to research whether standards and protocols can enable, strengthen or
   threaten human rights, as defined in the Universal Declaration of
   Human Rights [UDHR] and the International Covenant ons Civil and
   Political Rights [ICCPR], specifically, but not limited to the right
   to freedom of expression and the right to freedom of assembly.

   Comunications between people working on human rights and engineers
   working on Internet protocols can be improved with a shared

   This document aims to provide a shared vocabulary to facilitate
   understanding of the intersection between human rights and Internet
   protocol design.

   Discussion on this draft at: hrpc@irtf.org //

   This document builds on the previous IDs published within the
   framework of the proposed hrpc research group [ID]

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2.  Glossary

   In the analysis of existing RFCs central design and technical
   concepts have been found which impact human rights.  This is an
   initial glossary of concepts that could bridge human rights discourse
   and technical vocabulary.  These definitions should be improved and
   further aligned with existing RFCs.

   Accessibility  Full Internet Connectivity as described in [RFC4084]
      to provide unfettered access to the Internet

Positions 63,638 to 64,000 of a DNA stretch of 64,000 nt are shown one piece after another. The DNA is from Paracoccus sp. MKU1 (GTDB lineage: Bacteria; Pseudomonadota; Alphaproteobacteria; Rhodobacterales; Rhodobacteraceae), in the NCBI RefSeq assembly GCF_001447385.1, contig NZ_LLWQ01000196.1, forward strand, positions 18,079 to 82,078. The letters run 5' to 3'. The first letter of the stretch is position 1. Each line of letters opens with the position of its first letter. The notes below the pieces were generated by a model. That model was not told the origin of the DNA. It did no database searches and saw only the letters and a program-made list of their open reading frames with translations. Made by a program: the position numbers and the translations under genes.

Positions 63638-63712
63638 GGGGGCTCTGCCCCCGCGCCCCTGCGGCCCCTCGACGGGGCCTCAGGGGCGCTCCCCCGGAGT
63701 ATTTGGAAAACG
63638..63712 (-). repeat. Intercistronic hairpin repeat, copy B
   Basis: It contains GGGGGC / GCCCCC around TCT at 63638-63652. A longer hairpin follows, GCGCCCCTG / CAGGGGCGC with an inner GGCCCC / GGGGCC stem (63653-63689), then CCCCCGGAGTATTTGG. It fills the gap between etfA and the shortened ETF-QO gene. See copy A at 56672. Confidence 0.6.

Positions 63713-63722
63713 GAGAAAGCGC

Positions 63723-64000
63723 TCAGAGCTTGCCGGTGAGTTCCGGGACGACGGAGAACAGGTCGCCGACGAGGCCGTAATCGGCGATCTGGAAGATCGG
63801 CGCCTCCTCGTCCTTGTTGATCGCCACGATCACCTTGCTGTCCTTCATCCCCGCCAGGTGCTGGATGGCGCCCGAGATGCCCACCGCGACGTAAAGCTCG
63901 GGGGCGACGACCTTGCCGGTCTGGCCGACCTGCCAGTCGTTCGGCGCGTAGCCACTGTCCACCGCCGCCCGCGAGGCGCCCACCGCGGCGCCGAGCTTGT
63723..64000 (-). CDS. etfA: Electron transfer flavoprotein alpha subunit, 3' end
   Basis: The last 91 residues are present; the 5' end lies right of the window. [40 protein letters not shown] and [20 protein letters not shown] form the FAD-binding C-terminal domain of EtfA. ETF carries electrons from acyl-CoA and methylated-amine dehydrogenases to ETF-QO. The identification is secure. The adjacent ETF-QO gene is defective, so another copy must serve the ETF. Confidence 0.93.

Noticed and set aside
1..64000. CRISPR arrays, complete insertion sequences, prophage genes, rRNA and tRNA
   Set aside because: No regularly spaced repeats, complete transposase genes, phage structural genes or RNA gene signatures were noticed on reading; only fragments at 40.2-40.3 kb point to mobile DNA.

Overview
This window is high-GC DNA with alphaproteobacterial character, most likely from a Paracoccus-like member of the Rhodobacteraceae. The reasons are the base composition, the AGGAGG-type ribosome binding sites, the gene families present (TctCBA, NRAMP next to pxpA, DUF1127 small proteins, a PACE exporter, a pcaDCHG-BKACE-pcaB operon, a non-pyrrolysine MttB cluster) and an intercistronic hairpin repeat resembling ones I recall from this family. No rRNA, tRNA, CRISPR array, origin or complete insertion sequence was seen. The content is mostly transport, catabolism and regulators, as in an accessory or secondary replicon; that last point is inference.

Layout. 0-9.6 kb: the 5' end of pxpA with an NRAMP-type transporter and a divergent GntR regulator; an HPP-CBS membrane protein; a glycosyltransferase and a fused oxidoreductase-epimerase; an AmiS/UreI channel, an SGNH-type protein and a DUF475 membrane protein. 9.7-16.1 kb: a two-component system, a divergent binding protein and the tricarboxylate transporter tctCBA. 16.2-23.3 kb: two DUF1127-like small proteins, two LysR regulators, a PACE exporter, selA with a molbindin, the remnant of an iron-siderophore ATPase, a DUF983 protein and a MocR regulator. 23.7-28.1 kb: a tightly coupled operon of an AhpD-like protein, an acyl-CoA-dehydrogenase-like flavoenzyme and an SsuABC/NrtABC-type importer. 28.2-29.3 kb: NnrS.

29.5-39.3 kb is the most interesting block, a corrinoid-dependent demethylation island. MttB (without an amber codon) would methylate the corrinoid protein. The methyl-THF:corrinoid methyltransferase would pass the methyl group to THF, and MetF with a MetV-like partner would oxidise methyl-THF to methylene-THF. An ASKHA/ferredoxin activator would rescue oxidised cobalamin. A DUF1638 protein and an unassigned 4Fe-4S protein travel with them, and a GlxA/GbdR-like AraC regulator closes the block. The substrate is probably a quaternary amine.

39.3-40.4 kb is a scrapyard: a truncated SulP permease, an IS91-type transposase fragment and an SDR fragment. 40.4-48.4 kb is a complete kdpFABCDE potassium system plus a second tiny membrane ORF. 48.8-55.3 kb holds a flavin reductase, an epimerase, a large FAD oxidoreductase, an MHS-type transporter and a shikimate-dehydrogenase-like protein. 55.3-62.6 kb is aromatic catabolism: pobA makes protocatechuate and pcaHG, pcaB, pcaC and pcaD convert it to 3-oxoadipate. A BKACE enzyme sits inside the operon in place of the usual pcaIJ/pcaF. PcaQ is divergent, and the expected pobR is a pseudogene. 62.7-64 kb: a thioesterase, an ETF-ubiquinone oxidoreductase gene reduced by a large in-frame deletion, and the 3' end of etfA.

The design of protocols, services or implementation that provide
      an enabling environment for people with disabilities.

      The ability to receive information available on the Internet

   Anonymity  The condition of an identity being unknown or concealed.

   Anonymous  A state of an individual in which an observer or attacker
      cannot identify the individual within a set of other individuals
      (the anonymity set).  [RFC6973]

   Authenticity  The act of confirming the truth of an attribute of a
      single piece of data or entity.

   Censorship resistance  Methods and measures to prevent Internet

   Confidentiality  The non-disclosure of information to any unintended
      person or host or party

   Connectivity  The extent to which a device or network is able to
      reach other devices or networks to exchange data.  The Internet is
      the tool for providing global connectivity [RFC1958].

   Content-agnosticism  Treating network traffic identically regardless
      of content.

   Debugging  Debugging is a methodical process of finding and reducing